For at least a decade, parents have been lamenting the lack of conversation over the family dinner table as reclusive teenagers prefer virtual friends and digital texts to old fashioned human eye contact and conversation. Now, the corporate world has good reason to share these concerns, highlighted by more people working from home, isolated from anything other than digital based interaction.
How did honest conversation fall out of fashion at work and become so challenging?
Conversation is about questioning, exploring and revealing. It can be difficult because we don’t always know what is going to come up! We don’t know how vulnerable colleagues may be feeling. It can be hard to listen requiring skills we don’t practice such as staying present and not assuming we know what is about to be said! The call to action for leaders and managers at the moment is to create safe environments where people feel willing and able to say they are struggling, or for others to ask how people are doing noticing the signs that things are not ok! Progressing the ‘art’ of digital or face to face conversation is about not talking over others on a call, it is about moving beyond fear, power and egos, it is about asking good questions and being curious.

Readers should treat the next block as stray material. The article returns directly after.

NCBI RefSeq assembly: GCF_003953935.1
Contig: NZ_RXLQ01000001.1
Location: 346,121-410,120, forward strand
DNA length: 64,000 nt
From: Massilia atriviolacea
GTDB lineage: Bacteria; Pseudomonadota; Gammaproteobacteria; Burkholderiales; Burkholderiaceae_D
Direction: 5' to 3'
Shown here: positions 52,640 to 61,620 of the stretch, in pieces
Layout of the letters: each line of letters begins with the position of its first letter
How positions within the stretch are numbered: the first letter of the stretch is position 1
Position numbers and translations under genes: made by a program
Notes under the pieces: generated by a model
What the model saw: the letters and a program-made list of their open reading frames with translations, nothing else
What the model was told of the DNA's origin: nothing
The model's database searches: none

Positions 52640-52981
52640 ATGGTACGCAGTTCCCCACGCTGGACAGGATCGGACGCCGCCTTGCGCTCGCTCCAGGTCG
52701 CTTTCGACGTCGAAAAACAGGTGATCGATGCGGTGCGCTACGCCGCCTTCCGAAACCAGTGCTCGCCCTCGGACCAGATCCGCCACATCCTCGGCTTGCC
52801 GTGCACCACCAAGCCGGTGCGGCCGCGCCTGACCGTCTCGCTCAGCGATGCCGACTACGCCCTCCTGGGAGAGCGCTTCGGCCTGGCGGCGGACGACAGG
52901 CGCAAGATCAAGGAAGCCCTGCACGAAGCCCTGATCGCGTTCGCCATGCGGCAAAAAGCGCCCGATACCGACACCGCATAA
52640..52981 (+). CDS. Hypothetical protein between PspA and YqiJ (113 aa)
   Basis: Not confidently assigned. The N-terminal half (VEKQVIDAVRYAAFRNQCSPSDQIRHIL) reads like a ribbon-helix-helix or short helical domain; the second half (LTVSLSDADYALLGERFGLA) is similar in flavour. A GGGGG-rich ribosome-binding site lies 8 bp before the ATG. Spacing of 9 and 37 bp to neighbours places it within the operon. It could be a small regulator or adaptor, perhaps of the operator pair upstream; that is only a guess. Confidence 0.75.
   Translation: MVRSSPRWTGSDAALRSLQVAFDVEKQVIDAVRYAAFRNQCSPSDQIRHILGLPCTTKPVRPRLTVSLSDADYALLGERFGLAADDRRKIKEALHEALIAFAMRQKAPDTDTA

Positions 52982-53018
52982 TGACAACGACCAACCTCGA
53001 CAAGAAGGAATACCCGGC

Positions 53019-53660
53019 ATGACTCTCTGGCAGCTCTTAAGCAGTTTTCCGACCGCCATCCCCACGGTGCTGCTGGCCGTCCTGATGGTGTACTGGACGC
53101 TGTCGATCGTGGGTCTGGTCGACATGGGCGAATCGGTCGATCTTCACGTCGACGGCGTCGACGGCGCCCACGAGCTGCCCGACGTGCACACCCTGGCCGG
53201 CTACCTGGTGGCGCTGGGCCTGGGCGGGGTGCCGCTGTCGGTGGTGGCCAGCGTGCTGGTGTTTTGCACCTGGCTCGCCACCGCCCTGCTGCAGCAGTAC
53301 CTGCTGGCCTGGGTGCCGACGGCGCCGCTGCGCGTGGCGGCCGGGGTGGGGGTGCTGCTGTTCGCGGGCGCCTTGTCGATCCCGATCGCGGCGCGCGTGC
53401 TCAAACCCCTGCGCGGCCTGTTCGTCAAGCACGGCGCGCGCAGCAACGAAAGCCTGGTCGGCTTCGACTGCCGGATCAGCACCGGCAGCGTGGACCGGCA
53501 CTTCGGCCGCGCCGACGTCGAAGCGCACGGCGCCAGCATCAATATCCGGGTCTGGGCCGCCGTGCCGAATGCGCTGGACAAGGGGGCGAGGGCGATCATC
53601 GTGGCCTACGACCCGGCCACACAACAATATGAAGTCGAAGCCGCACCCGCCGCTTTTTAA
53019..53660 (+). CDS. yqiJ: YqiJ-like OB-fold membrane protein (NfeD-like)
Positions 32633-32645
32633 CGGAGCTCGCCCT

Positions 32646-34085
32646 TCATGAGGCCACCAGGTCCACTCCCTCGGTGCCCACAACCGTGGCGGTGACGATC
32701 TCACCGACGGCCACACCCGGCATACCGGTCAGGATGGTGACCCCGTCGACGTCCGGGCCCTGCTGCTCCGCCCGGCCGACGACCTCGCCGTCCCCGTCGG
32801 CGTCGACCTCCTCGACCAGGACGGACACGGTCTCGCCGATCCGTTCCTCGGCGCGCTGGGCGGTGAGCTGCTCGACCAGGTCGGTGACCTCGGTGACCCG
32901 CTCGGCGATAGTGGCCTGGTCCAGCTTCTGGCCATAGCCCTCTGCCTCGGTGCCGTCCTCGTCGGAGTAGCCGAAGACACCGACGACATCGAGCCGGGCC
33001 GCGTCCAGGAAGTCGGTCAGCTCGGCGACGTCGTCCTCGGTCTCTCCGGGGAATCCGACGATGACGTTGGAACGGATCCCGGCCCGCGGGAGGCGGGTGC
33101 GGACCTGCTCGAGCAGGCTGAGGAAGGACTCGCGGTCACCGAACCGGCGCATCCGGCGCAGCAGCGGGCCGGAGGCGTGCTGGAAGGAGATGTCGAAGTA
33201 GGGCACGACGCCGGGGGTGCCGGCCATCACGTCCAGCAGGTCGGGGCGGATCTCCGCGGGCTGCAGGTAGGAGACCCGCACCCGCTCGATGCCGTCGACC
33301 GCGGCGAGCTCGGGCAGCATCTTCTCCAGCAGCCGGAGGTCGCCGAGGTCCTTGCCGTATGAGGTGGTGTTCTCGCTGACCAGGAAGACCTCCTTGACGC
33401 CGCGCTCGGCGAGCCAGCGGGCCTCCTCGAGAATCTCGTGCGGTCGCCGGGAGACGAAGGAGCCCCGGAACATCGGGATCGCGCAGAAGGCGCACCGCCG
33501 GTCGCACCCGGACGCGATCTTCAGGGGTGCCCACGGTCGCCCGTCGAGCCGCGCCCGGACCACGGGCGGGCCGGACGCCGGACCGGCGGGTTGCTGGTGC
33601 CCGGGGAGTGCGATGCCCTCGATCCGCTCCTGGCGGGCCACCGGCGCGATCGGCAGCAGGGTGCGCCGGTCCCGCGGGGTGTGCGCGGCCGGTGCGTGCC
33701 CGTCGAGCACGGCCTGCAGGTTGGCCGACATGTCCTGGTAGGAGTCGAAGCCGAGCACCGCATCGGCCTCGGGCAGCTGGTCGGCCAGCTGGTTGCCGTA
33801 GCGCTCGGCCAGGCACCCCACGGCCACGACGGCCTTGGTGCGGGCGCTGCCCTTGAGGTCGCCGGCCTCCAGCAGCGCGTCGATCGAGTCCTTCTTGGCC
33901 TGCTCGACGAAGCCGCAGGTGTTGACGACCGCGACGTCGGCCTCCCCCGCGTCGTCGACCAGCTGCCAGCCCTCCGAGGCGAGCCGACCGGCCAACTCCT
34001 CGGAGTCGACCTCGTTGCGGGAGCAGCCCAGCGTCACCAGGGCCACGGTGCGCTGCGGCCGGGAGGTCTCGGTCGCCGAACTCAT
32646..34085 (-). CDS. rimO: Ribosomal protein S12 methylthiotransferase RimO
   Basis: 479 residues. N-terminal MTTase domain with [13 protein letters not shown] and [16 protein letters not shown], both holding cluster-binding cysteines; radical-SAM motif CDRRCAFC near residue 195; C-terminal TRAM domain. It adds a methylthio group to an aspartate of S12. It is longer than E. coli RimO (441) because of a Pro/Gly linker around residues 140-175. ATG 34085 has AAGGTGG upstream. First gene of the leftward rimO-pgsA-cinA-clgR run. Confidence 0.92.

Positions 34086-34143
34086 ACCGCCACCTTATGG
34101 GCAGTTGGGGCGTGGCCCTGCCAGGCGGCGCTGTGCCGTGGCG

Virtual working and infrequent time together demands that we trust we will be safe having tough conversations when we feel vulnerable. Trust to allow people to work from home without being micromanaged. Trust to make mistakes, and trust to not always be expected to have the answers!
Lockdown has taught us we can slow down, so I recommend giving time to listening! The principle of “practice makes perfect” does apply when trying to model the skills we use without conscious thought.
Helpfully, we are not brains on sticks! If we use all of our senses during a zoom call we may just discern what is not being said in a conversation. Increasing such awareness develops our ability to give emotions a valid role in the workplace without needing it to become fluffy or the prerogative of the HR department.
Next time you are on zoom, notice what you notice! Have videos on so you can see colleagues and find a way to privately check in with anyone looking less than ‘with the programme’! Practice modelling the art of good conversation by being present, demonstrating good listening and tuning into your 5 senses without the need to be right!